Meaning of REFRACTORY in English

REFRACTORY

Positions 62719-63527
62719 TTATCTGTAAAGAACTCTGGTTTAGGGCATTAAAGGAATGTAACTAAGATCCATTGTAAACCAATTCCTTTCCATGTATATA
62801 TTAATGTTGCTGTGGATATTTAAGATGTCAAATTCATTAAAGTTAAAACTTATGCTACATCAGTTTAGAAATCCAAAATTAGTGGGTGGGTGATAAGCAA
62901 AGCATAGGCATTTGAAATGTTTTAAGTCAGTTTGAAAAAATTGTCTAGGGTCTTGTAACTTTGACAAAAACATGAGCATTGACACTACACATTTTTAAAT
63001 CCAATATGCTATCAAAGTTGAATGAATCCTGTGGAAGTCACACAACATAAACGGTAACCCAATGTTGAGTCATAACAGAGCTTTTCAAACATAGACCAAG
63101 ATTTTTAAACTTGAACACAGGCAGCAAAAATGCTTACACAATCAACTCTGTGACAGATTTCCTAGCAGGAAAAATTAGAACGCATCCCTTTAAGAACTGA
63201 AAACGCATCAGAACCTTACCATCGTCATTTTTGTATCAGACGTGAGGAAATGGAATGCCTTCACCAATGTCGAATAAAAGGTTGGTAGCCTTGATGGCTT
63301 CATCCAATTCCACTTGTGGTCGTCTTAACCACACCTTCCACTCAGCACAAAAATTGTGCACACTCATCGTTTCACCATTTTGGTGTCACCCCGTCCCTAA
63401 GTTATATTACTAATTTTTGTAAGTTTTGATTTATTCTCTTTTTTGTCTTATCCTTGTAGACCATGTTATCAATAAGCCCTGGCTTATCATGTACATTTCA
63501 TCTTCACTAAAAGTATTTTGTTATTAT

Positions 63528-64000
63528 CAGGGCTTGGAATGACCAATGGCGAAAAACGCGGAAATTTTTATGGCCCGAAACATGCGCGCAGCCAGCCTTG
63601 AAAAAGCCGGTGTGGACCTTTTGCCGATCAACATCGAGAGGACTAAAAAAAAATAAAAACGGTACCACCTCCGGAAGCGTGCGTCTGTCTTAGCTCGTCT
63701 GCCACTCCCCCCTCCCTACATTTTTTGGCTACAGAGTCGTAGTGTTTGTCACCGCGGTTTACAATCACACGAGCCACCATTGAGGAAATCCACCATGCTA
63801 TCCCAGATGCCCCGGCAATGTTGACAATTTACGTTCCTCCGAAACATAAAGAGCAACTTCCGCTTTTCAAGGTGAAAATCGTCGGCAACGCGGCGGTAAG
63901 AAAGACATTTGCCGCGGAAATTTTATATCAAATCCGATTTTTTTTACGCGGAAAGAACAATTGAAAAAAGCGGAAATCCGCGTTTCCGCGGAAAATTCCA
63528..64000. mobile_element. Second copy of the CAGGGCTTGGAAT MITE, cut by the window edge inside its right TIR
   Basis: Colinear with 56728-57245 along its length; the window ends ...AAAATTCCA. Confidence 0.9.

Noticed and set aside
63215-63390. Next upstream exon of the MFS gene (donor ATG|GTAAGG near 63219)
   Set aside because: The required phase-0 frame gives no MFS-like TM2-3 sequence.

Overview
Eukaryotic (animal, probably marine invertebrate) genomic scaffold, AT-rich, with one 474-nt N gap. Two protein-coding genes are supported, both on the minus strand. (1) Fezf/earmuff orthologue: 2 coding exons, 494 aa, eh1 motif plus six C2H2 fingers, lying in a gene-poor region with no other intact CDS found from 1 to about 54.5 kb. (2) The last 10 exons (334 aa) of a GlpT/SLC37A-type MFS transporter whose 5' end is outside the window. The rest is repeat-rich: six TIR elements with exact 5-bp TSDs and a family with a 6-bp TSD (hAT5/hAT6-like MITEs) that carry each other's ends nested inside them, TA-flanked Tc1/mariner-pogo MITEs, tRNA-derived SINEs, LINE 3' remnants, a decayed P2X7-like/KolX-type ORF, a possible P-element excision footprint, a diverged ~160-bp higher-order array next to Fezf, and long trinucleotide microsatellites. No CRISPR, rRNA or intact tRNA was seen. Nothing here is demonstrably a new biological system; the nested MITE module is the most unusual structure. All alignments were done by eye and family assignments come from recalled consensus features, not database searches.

any material that has an unusually high melting point and that maintains its structural properties at very high temperatures. Composed principally of ceramics, refractories are employed in great quantities in the metallurgical, glassmaking, and ceramics industries, where they are formed into a variety of shapes to line the interiors of furnaces, kilns, and other devices that process materials at high temperatures. In this article the essential properties of ceramic refractories are reviewed, as are the principal refractory materials and their applications. At certain points in the article reference is made to the processing techniques employed in the manufacture of ceramic refractories; more detailed description of these processes can be found in the articles traditional ceramics and advanced ceramics. The connection between the properties of ceramic refractories and their chemistry and microstructure is explained in ceramic composition and properties. material not deformed or damaged by high temperatures, used to make crucibles, incinerators, insulation, and furnaces, particularly metallurgical furnaces. Refractories are produced in several forms: molded bricks of various shapes (see firebrick); bulk granular materials; plastic mixtures consisting of moistened aggregate that are rammed into place; castables composed of dry aggregates and a binder that can be mixed with water and poured like concrete; and mortars and cements for laying brickwork. Refractories may be chemically acid, basic, or neutral, depending on the application. Silica (made from sand or quartzite), zircon (for extreme heat resistance), and fireclay (made by baking kaolin) are acid; magnesite and dolomite are alkaline; high-alumina refractories, mullite, chromite, silicon carbide, and carbon are neutral. Carbon is an excellent refractory in places where no oxygen can contact it, as in the hearth of a blast furnace. A smelting-furnace lining must be acid if the slag is acid and basic if the slag is basic, so that it will not react and be eroded. Magnesite and dolomite are the most important refractory materials; their oxides are used in open-hearth steel furnaces and in portland-cement kilns. In fact, most refractories are oxides; others include silica, alumina, chromite, and zirconia. Fireclay is a mixture of silica and alumina, with impurities that soften the bricks at high temperatures. Silicon carbide (not an oxide) has a high strength at elevated temperatures, but both silicon and carbon burn in oxidizing atmospheres if the protective skin of silica flakes off. The ideal refractory material has a high compressive strength at furnace temperatures, a low thermal conductivity, and a low coefficient of expansion. Refractory insulating bricks approach this ideal. Special types of refractories are required in nuclear power plants. Various materials that have outstanding chemical and physical stability at high temperatures have been tested and adopted. They include high-melting oxides, carbides, sulfides, and nitrides, none of which has been widely employed as refractories. Additional reading Useful resources on refractories include Harbison-Walker Refractories, Modern Refractory Practice, 5th ed. (1992); and Refractories: Significance, History, Classifications, Manufacturing Processes, Forms, Applications, Future (1987), published by the Refractories Institute. A good introduction to ceramics in general is provided by David W. Richerson, Modern Ceramic Engineering: Properties, Processing, and Use in Design, 2nd ed., rev. and expanded (1992). The processing of traditional ceramics is described in F.H. Norton, Elements of Ceramics, 2nd ed. (1974); James S. Reed, Introduction to the Principles of Ceramic Processing (1988); George Y. Onoda, Jr., and Larry L. Hench, Ceramic Processing Before Firing (1978); and four sections of Theodore J. Reinhart (ed.), Engineered Materials Handbook, vol. 4, Ceramics and Glasses, ed. by Samuel J. Schneider (1991): Ceramic Powders and Processing, pp. 41122; Forming and Predensification, and Nontraditional Densification Processes, pp. 123241; Firing/Sintering: Densification, pp. 242312; and Final Shaping and Surface Finishing, pp. 313376. Thomas O. Mason

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